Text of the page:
SAN MATEO (03/27/2000) - With business seeking to cash in on the promise of drastically lower costs associated with making voice calls via data networks, old-line telecom giants are pushing into the converged voice/data field.
In an effort to fend off the mounting pressure from upstart rivals, MCI WorldCom this week will unveil a comprehensive convergence strategy aimed directly at the enterprise.
MCI WorldCom officials pointed to a demo with several other vendors at the Spring 2000 Voice on the Net (VON) conference going on this week in San Jose, Calif. There the carrier will shoot voice packets across multivendor, multiprotocol networks.
Industry watchers speculated that elements of MCI WorldCom's new strategy might include an official voice over frame-relay service, an existing capability that has gone undersupported by the major carriers but that would appeal largely to corporate IT.
But more important than any particular service is the indication that carriers are ready to get out front with VOIP (voice over IP) plays, analysts said.
"A lot of these companies want to be out there with some sort of convergence product so they don't fall under the perception that they are just telcos that don't understand data," said Melanie Posey, an analyst at International Data Corp. (IDC), in Framingham, Mass.
Indeed, the long-talked-about promise of running voice as packetized traffic over IP networks, which should introduce much lower cost and largely replace leased lines, may finally be coming to fruition.
"VOIP is already off the ground. Minutes of use are growing steadily and the equipment market is doing very well," said Tom Valovic, a research manager at IDC. "I think this year and next year we will see continuation of this growth."
IDC predicts that VOIP use will spike significantly next year (see related chart, page 1), and vendors are getting in place for that to happen.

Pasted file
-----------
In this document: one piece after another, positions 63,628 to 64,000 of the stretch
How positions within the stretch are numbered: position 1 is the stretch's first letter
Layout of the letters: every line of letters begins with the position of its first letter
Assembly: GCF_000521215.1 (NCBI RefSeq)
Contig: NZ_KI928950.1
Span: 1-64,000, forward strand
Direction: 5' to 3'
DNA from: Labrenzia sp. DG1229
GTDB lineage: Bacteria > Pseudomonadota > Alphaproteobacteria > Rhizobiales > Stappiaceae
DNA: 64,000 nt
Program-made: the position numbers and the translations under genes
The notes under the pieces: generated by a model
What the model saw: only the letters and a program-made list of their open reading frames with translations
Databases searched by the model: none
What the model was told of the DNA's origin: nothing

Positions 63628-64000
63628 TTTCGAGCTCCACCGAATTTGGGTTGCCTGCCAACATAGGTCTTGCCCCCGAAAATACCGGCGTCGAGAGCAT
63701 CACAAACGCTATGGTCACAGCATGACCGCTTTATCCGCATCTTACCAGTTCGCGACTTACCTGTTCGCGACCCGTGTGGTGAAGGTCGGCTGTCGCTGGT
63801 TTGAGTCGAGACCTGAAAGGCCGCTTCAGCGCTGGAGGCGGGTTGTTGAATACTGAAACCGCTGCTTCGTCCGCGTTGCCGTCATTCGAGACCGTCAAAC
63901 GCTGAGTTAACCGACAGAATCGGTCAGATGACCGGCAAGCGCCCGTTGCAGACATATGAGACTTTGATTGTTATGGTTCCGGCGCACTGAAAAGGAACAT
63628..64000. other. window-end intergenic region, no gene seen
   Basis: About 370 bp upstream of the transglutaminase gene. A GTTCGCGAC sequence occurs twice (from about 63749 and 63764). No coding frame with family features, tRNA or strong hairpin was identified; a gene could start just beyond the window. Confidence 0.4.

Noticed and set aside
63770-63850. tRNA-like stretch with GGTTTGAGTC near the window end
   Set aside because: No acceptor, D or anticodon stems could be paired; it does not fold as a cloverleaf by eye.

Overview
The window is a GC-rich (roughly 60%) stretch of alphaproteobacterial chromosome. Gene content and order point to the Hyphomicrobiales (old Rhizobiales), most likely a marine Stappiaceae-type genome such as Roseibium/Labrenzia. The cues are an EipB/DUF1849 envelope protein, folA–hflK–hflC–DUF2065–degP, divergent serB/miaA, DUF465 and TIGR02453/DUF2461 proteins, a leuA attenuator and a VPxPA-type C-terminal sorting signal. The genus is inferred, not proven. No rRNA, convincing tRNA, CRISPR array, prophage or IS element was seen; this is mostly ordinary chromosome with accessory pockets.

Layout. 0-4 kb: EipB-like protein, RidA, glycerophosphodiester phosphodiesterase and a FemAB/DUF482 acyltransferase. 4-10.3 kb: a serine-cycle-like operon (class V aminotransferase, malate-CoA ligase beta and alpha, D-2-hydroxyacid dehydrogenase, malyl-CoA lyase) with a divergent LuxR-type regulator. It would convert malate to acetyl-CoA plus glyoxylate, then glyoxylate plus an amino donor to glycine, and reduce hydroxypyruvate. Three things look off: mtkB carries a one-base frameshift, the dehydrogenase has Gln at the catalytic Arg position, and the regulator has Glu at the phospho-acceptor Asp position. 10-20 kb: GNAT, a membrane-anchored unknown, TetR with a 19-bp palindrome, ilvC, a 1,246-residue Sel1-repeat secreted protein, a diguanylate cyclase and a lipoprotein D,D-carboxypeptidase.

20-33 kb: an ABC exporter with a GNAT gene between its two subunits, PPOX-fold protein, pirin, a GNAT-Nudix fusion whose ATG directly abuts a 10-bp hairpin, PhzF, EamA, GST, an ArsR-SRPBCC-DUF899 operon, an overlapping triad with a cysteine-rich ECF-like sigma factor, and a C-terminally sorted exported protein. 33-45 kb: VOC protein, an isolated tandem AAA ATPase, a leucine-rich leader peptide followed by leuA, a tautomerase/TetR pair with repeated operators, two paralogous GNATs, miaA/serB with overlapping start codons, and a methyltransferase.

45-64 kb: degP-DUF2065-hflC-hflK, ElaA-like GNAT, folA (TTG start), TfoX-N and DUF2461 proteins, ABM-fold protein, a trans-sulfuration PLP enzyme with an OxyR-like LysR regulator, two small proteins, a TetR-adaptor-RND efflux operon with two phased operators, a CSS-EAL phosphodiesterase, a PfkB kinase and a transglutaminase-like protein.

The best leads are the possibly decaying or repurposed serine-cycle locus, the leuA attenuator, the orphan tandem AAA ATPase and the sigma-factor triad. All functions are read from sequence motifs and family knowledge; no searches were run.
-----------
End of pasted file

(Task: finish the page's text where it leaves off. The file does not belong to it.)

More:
About 40 CLECs (competitive local exchange carriers) have come out with integrated voice and data services. But unlike major carriers, these emerging carriers are not saddled with having to provide traditional offerings such as private line service.
Users, too, are saddled with existing systems, and it will likely be up to carriers such as MCI WorldCom to come up with methods to allow voice traffic to traverse IP, ATM, or frame-relay networks.
"You have to address the infrastructure that is in place. That infrastructure won't be replaced and ... vendors are attacking it from all angles," said John Kuzma, senior analyst at RHK, a telecom market research company in Milwaukee.
"But it is all starting to come together. The early adopters are the small CLECs, and they are starting to put this in the public network."
Along with the interest among big players such as MCI WorldCom, the sheer volume of VOIP announcements may speak of the evolution of the market.
For instance, GTE Internetworking (GTEI) this week at the VON show will roll out a nationwide VOIP service, which according to the company will cover 80 percent of the U.S. metropolitan population.
The service, called ESP (Enhanced Service Provider) Direct, is an inbound VOIP service directed at service providers that offer services such as unified messaging, call waiting, and voice mail.
"One key factor for these providers is being able to reach a large customer base," said Nick Damenti, director of VOIP services at GTEI.
Also at VON, Lucent Technologies will roll out three enhanced voice and data services that run on Lucent's PacketIN Application Server, which is based on the company's Softswitch technology.
The services -- Network Contact Center application and Online Communications Center service -- are prepaid and postpaid calling card services for VOIP networks.
For enterprise users, this kind of integrated VOIP capability has been lacking.
"As vendors get farther along on the new kinds of PBXs, we will have true convergence," said Goutham Surapaneni, chief of technology operations at Complete Business Solutions, in Farmington Hills, Mich.